This week is the week of the state championship. Today there will be three games played to determine the winners of the state title in their respective divisions. Tomorrow three more and Saturday three more with the size of the school increasing as each day passes. Last week two of the smallest schools (1A) were determined in the 6 man playoffs.
This season is particularly bittersweet for our household. We just quit playing, missing the state game by one game. Today one of our senior lineman told me, “I would be packing my bag right now.” I was handing him his final game exam. I almost cried.
Our team made history this year. They went farther than any other team in the history of our town. They united a community around a common cause and it healed some deep lines of separation according to the locals. Through it all, the team moved as one and worked as a unit. This is typical Texas football. What is not typical about our team is the fact that we are not loaded with D1 recruits. We are, however loaded with character.
I often try to stay as anonymous as possible and be objective about this life but in moments like this, I cannot. I waited for a long time to decide to reveal this but I thought today’s post was good as any for the moment. While I will still keep from naming my location, there will be enough people who can piece it together that I can’t worry about hiding it for fear of not letting the story be told authentically.
My husband was contacted two seasons ago by a young head coach he admired very much asking him to consider a job that would be open. When he was contacted, we were recovering – spiritually and economically – from a devastating loss of his Athletic Director position a year earlier. While Coach Coker was able to land a coordinator position pretty quickly, he spent the first season after his athletic director job without a win. Needless to say, we were searching for the meaning in all of it.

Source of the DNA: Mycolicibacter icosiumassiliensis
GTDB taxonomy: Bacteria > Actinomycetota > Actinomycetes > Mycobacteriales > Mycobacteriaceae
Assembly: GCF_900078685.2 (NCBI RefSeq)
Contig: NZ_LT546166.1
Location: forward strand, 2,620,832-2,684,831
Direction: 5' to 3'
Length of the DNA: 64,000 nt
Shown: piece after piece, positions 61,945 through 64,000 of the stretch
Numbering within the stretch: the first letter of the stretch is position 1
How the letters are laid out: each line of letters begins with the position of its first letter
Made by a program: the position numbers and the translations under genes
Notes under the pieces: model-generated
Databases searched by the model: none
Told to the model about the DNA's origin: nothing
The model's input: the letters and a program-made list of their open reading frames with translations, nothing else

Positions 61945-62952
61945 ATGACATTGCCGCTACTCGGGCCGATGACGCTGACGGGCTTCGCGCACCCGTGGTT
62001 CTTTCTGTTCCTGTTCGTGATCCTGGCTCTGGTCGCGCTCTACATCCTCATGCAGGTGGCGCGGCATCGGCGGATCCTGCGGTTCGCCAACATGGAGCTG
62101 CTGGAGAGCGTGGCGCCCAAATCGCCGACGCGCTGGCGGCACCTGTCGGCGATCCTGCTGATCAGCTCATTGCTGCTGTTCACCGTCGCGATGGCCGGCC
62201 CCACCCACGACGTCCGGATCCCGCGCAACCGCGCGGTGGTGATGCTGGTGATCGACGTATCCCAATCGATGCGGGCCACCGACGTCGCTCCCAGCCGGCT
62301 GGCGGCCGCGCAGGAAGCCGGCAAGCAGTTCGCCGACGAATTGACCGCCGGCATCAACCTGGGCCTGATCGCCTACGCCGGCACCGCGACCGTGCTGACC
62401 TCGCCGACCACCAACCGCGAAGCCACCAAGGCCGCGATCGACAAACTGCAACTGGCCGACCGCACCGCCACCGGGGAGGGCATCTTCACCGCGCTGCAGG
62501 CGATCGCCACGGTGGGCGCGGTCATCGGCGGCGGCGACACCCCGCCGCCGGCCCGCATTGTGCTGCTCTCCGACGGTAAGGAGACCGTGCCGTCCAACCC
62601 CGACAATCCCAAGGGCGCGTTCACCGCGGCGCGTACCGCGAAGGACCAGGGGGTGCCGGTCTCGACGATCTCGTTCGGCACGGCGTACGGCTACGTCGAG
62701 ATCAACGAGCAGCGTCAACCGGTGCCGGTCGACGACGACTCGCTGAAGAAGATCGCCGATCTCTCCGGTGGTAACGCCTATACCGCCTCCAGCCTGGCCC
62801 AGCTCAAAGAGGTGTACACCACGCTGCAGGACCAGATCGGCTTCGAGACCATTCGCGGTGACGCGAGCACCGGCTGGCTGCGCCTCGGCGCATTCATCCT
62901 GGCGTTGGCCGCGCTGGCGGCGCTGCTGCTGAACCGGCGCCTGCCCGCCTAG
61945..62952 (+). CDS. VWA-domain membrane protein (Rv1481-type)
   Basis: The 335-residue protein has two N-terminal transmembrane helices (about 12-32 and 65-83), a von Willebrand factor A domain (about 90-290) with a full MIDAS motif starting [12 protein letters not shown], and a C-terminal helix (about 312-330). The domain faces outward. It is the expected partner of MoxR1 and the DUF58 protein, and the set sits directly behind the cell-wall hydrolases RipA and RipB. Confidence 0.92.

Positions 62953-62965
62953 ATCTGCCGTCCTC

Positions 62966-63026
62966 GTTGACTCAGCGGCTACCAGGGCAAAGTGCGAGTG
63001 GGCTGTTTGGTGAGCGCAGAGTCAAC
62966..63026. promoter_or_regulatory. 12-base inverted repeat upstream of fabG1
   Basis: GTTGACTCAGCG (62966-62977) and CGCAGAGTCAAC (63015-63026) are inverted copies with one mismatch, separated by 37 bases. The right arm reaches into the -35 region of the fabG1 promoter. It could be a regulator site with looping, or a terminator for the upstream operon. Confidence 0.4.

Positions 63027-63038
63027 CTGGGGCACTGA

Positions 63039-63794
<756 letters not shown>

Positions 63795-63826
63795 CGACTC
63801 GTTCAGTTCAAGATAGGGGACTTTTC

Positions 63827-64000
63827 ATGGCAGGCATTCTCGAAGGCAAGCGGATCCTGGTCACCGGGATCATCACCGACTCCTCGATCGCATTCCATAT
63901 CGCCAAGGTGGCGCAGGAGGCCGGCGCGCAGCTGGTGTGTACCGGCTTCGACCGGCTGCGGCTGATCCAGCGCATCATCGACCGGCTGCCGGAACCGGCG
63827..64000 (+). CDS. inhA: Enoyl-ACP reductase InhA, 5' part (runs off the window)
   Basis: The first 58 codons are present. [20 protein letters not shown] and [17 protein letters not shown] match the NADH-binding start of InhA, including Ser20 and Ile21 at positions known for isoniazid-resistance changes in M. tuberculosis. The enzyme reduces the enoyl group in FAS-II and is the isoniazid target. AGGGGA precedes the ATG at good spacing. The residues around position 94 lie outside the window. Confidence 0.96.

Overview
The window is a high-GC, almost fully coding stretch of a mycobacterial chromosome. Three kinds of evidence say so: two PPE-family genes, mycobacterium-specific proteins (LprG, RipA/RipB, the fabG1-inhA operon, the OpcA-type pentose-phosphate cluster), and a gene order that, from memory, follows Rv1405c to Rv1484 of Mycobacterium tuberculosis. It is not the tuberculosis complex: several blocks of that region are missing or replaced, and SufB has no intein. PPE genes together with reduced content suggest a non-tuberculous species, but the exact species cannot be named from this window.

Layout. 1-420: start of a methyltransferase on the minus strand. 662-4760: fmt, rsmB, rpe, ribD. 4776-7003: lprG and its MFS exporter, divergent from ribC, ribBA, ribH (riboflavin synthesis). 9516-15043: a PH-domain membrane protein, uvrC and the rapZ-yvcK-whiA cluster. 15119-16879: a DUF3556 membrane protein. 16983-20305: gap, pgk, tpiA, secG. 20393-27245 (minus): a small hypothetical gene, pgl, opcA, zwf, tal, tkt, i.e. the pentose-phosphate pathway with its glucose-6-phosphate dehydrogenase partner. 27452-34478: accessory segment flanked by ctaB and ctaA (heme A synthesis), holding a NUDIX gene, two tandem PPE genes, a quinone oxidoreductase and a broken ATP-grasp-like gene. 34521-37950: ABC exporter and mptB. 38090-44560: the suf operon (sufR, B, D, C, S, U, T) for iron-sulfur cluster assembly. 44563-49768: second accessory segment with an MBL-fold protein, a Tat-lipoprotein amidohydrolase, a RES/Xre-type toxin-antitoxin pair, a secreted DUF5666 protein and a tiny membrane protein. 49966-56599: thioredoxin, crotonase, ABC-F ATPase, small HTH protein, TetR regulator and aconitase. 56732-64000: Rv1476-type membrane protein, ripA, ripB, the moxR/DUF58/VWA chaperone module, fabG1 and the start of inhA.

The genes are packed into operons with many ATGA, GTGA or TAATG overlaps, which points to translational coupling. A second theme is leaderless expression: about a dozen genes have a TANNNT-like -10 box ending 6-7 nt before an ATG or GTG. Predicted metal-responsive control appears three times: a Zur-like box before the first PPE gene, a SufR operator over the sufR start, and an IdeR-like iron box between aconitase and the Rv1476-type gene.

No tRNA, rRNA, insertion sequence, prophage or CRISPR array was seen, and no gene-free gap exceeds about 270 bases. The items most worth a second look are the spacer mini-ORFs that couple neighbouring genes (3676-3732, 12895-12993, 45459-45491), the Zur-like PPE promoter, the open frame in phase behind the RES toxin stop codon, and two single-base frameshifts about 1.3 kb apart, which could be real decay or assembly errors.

Immediately after we cleared his office, he prayed in it one last time. He stood there in an office that that no longer belonged to him, silently praying over the desk, the chair, and the space that would soon belong to someone else. In that moment, I understood that his job was not about him although I had spent the last two years thinking it was only about him. He prayed that the coach who followed him would be welcomed, supported, and most of all protective to the young men in that small town. Coach Coker was deeply concerned about the influence of the head football coach in a place so isolated. He knew the power that the position held and he knew how easily that power could be used to do harm. He prayed that the next man would understand and respect the position enough to do good work and nothing for harm. It was in that moment, that I knew my husband put God first.